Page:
Genetic Engineering Between a Tree and a Firefly

It sounds like a child’s riddle: What do you get when you cross a firefly with a tobacco plant? Answer: tobacco that lights itself. That is essentially what a team of scientists at the University of California at San Diego has done. By outfitting a fragment of a plant virus with the gene that tells firefly cells to produce a protein central to generating light, the researchers have created a plant that literally glows in the dark. The technique, reported in last week’s issue of the journal Science, is significant not so much as a demonstration of virtuoso genetic engineering, but…

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The luciferase gene from the firefly, Photinus pyralis, was used as a reporter of gene expression by light production in transfected plant cells and transgenic plants. A complementary DNA clone of the firefly luciferase gene under the control of a plant virus promoter (cauliflower mosaic virus 35S RNA promoter) was introduced into plant protoplast cells (Daucus carota) by electroporation and into plants (Nicotiana tabacum) by use of the Arobacterum tumefaciens tumor-inducing plasmid.

Extracts from electroporated celLs (24 hours after the introduction of DNA) and from transgenic plants produce light when mixed with the substrates luciferin and adenosine triphosphate. Light produced by the action of luciferase was also detected in undisrupted leaves or cells in culture from transgenic plants incubated in luciferin and in whole transgenic plants “watered” with luciferin.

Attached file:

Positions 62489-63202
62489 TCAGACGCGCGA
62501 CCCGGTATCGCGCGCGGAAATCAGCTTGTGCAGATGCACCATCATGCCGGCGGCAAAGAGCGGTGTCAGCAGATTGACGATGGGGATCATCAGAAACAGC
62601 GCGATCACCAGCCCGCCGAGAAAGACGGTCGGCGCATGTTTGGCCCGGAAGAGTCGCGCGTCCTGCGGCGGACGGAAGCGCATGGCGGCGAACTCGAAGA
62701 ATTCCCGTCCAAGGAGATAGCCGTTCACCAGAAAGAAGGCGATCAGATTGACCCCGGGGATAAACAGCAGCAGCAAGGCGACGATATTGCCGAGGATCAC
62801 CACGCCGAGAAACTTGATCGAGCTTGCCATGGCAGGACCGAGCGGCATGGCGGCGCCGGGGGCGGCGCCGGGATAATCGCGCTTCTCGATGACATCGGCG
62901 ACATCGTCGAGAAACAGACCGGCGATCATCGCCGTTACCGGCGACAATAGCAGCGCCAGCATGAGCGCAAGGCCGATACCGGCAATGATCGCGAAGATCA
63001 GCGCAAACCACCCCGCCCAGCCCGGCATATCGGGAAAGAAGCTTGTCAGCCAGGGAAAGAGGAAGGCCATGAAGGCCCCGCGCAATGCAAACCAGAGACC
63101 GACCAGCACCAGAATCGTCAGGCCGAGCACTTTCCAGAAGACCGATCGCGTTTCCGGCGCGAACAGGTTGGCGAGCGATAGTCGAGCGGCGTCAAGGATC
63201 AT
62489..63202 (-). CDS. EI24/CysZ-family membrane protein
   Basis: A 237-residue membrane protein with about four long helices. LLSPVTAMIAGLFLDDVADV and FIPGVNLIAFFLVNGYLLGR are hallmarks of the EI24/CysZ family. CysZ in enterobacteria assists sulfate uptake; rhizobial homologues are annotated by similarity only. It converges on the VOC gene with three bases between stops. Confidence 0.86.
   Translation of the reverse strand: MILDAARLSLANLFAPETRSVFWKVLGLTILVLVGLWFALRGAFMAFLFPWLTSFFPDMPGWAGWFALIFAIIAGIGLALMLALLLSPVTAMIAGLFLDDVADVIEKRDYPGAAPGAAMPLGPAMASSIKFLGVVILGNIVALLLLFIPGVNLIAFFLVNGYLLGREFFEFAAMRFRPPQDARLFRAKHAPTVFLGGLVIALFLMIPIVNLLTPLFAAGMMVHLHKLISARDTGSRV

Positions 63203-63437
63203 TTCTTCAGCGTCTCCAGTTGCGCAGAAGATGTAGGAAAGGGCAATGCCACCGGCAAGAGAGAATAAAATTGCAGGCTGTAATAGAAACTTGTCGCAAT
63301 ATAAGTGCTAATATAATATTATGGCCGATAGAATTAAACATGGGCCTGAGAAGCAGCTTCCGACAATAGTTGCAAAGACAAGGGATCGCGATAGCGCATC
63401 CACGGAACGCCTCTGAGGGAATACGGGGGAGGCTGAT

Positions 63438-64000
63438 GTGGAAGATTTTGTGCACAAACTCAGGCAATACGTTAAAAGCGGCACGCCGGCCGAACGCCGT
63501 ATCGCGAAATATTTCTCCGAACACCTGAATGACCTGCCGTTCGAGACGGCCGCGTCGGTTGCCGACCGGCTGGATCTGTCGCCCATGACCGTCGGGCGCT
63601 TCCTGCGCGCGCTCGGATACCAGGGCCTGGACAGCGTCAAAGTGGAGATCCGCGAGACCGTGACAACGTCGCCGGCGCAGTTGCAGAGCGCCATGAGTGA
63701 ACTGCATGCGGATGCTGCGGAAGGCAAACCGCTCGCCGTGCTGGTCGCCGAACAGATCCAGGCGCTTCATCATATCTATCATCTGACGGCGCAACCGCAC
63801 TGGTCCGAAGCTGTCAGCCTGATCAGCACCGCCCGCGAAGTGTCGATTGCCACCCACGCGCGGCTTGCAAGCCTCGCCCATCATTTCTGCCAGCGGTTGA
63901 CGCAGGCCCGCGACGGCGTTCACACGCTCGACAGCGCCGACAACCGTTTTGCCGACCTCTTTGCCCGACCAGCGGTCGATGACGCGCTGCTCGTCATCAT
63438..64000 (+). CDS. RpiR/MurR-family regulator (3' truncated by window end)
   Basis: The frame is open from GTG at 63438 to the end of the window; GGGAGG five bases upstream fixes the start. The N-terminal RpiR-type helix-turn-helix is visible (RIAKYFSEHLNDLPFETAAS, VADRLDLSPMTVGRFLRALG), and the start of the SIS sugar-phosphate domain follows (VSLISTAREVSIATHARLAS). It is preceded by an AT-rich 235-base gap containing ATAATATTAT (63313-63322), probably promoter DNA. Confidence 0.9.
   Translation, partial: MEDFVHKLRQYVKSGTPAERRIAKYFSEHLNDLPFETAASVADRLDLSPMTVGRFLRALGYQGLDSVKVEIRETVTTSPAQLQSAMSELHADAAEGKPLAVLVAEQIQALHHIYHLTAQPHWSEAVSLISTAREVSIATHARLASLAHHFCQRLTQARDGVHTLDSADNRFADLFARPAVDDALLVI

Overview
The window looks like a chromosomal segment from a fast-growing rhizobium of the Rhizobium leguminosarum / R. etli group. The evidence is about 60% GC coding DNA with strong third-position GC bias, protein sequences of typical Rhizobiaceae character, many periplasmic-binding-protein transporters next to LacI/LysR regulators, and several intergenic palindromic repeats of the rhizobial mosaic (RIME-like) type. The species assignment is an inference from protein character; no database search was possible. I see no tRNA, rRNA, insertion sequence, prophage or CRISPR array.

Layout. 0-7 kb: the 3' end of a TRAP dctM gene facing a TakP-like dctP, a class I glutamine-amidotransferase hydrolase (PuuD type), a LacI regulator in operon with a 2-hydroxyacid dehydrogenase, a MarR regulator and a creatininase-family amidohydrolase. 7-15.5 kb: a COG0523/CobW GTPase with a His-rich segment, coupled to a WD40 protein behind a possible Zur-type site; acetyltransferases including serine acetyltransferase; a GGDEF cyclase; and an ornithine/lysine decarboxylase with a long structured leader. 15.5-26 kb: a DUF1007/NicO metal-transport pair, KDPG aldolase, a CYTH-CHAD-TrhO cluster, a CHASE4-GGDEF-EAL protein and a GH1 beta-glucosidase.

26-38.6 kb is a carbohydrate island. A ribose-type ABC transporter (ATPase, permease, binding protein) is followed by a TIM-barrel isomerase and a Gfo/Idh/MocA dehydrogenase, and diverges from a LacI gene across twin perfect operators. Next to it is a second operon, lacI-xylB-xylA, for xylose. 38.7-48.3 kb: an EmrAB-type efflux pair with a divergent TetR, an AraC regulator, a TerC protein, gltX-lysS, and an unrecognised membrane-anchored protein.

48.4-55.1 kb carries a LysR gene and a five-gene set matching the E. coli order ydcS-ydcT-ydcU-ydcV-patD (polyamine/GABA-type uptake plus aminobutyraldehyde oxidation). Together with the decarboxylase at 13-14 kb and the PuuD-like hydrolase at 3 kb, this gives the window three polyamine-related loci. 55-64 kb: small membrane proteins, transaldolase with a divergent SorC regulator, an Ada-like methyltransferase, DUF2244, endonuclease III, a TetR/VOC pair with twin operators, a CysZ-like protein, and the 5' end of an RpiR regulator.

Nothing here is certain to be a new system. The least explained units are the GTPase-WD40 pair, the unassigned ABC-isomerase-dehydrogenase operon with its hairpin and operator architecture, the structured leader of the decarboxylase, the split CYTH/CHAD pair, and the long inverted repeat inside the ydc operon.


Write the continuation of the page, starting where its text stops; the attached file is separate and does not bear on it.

Although light was detected in most organs in intact, transgenic plants (leaves, stems, and roots), the pattern of luminescence appeared to reflect both the organ-specific distribution of luciferase and the pathway for uptake of luciferin through the vasculaure of the plant.. Luciferase Luciferase is a generic name for enzymes commonly used in nature for bioluminescence. The most famous one is firefly luciferase (EC 1. 13. 12. 7). In luminescent reactions, light is produced by the oxidation of a luciferin (a pigment), sometimes involving Adenosine triphosphate (ATP) .